Both fine-particle air pollution and noise pollution may increase a person’s risk of developing cardiovascular disease, according to German researchers who have conducted a large population study, in which both factors were considered simultaneously.
“Many studies have looked at air pollution, while others have looked at noise pollution,” said study leader Barbara Hoffmann, MD, MPH, a professor of environmental epidemiology at the IUF Leibniz Research Institute for Environmental Medicine in Germany. “This study looked at both at the same time and found that each form of pollution was independently associated with subclinical atherosclerosis.”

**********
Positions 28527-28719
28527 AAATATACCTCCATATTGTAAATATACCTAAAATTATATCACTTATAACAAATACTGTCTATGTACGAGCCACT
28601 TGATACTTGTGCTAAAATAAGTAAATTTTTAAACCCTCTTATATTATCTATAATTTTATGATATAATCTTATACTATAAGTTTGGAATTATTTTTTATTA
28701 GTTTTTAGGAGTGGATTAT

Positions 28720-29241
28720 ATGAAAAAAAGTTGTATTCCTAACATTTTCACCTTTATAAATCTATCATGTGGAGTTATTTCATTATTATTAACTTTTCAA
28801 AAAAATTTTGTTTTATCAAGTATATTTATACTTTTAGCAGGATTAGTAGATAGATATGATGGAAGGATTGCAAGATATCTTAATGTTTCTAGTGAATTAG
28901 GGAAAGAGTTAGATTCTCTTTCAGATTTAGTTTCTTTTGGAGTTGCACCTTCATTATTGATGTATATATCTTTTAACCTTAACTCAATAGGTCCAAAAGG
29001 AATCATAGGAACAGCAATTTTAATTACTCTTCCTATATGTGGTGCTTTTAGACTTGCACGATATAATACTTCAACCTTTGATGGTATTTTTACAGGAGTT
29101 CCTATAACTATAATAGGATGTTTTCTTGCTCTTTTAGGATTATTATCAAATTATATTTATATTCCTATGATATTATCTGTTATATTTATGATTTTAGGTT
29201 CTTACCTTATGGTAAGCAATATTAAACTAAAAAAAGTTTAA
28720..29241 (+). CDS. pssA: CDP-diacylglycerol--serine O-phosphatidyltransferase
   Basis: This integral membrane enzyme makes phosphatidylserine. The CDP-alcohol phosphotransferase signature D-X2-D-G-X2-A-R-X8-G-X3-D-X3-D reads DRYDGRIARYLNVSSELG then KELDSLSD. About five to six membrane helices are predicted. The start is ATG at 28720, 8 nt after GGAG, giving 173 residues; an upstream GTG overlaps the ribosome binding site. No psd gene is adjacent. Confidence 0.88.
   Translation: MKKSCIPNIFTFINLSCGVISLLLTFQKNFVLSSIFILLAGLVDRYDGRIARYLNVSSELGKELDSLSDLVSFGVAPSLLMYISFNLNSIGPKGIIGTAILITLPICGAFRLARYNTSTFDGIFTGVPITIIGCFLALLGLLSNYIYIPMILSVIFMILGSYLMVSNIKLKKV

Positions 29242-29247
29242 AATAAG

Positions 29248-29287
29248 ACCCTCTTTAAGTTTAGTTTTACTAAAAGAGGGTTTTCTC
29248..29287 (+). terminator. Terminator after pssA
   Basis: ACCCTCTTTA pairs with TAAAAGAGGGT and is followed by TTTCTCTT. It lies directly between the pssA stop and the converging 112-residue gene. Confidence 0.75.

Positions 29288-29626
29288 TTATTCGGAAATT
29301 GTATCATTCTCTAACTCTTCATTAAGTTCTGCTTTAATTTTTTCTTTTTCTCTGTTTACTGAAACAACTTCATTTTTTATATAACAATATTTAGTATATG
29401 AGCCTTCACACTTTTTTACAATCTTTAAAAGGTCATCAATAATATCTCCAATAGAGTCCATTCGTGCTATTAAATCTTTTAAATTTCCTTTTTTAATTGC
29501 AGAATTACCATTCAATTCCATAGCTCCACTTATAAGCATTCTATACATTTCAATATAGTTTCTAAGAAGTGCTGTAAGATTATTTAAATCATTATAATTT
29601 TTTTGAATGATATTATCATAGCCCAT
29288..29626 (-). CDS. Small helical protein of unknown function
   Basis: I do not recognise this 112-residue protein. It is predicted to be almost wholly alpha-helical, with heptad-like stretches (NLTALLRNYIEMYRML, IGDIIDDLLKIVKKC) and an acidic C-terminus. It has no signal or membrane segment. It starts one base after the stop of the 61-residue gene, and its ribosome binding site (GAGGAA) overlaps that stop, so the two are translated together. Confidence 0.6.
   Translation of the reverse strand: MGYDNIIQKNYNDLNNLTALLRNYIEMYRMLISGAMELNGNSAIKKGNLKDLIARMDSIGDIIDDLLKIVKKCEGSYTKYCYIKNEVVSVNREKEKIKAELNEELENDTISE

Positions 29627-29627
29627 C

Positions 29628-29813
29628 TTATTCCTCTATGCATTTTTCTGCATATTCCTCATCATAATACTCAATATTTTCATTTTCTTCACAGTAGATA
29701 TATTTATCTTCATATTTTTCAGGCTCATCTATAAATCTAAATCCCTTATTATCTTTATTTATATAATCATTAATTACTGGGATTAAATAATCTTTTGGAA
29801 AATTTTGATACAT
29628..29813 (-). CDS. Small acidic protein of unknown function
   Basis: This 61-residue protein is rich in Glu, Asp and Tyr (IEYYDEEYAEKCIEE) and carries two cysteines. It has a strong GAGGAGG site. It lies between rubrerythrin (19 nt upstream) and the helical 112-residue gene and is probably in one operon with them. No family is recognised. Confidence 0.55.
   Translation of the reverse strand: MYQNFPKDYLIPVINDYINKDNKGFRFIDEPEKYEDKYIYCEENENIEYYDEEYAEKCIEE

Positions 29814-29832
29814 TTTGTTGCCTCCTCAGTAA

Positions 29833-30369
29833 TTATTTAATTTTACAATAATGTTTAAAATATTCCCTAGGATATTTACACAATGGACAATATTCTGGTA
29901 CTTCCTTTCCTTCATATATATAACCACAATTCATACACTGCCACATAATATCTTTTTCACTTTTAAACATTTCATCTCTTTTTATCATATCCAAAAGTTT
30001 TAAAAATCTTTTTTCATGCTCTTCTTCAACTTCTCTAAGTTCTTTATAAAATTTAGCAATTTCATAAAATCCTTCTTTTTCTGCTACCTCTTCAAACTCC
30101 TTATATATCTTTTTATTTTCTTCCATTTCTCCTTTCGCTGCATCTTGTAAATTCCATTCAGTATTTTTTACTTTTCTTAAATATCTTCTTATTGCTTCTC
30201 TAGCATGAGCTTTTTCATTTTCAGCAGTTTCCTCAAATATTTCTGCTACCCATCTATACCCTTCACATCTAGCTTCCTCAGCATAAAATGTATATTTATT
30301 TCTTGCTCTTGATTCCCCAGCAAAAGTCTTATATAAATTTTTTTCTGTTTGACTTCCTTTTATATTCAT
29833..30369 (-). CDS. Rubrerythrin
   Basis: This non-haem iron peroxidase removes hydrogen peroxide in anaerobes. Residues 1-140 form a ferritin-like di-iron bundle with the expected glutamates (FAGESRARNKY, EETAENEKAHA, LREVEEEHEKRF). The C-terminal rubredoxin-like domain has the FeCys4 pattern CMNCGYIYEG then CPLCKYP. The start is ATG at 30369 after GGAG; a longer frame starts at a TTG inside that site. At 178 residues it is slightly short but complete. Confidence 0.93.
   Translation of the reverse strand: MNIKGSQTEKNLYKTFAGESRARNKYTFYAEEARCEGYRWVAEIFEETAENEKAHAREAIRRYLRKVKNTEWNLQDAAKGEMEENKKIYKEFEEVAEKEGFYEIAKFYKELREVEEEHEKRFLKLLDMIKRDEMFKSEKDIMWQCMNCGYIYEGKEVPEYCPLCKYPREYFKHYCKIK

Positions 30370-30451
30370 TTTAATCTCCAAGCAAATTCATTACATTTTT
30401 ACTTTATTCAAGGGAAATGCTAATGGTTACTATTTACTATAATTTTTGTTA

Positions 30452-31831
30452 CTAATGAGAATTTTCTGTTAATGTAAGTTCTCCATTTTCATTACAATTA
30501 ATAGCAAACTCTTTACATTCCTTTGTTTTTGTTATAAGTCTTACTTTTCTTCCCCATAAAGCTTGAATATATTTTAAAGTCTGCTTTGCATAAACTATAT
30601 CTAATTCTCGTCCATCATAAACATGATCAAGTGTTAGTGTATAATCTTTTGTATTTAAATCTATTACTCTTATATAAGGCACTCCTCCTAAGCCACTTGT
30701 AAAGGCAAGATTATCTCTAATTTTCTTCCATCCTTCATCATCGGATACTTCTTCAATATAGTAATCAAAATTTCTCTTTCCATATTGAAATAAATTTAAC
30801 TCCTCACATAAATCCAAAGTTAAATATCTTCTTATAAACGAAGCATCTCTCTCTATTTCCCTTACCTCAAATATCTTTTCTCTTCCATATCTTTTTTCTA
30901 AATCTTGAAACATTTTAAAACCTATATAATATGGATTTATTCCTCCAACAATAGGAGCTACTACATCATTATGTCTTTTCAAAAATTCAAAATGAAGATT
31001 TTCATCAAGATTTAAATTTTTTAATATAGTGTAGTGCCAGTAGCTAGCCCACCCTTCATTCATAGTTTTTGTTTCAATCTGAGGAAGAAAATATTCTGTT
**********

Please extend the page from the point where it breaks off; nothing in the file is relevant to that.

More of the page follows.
The research will be presented at ATS 2013.
“This study is important because it says that both air pollution and noise pollution represent important health problems,” said Dr. Philip Harber, a professor of public health at the University of Arizona who was not involved in the research. “In the past, some air pollution studies have been dismissed because critics said it was probably the noise pollution that caused the harm, and vice versa. Now we know that people who live near highways, for instance, are being harmed by air pollution and by noise pollution.”
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